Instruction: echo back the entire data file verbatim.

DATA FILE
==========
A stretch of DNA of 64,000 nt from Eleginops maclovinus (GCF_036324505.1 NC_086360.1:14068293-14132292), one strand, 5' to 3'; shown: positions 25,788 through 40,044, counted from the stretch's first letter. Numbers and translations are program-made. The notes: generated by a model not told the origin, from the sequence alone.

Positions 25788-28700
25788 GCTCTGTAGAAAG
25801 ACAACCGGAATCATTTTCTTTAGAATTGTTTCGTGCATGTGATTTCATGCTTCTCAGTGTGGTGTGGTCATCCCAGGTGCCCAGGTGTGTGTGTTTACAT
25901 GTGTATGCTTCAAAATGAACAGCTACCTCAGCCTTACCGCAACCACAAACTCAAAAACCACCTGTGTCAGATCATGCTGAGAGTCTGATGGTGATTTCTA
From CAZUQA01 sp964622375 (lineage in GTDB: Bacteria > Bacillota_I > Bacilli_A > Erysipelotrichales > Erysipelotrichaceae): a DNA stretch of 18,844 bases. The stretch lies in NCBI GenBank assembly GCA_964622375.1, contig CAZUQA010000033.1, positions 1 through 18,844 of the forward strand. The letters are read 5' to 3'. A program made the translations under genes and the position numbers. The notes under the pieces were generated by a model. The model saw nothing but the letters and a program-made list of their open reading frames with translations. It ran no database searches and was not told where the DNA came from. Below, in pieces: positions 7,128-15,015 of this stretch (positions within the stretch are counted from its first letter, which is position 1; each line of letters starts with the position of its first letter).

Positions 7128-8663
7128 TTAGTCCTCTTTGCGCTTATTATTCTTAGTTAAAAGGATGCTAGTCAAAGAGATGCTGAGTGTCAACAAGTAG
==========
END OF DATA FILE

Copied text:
A stretch of DNA of 64,000 nt from Eleginops maclovinus (GCF_036324505.1 NC_086360.1:14068293-14132292), one strand, 5' to 3'; shown: positions 25,788 through 40,044, counted from the stretch's first letter. Numbers and translations are program-made. The notes: generated by a model not told the origin, from the sequence alone.

Positions 25788-28700
25788 GCTCTGTAGAAAG
25801 ACAACCGGAATCATTTTCTTTAGAATTGTTTCGTGCATGTGATTTCATGCTTCTCAGTGTGGTGTGGTCATCCCAGGTGCCCAGGTGTGTGTGTTTACAT
25901 GTGTATGCTTCAAAATGAACAGCTACCTCAGCCTTACCGCAACCACAAACTCAAAAACCACCTGTGTCAGATCATGCTGAGAGTCTGATGGTGATTTCTA
From CAZUQA01 sp964622375 (lineage in GTDB: Bacteria > Bacillota_I > Bacilli_A > Erysipelotrichales > Erysipelotrichaceae): a DNA stretch of 18,844 bases. The stretch lies in NCBI GenBank assembly GCA_964622375.1, contig CAZUQA010000033.1, positions 1 through 18,844 of the forward strand. The letters are read 5' to 3'. A program made the translations under genes and the position numbers. The notes under the pieces were generated by a model. The model saw nothing but the letters and a program-made list of their open reading frames with translations. It ran no database searches and was not told where the DNA came from. Below, in pieces: positions 7,128-15,015 of this stretch (positions within the stretch are counted from its first letter, which is position 1; each line of letters starts with the position of its first letter).

Positions 7128-8663
7128 TTAGTCCTCTTTGCGCTTATTATTCTTAGTTAAAAGGATGCTAGTCAAAGAGATGCTGAGTGTCAACAAGTAG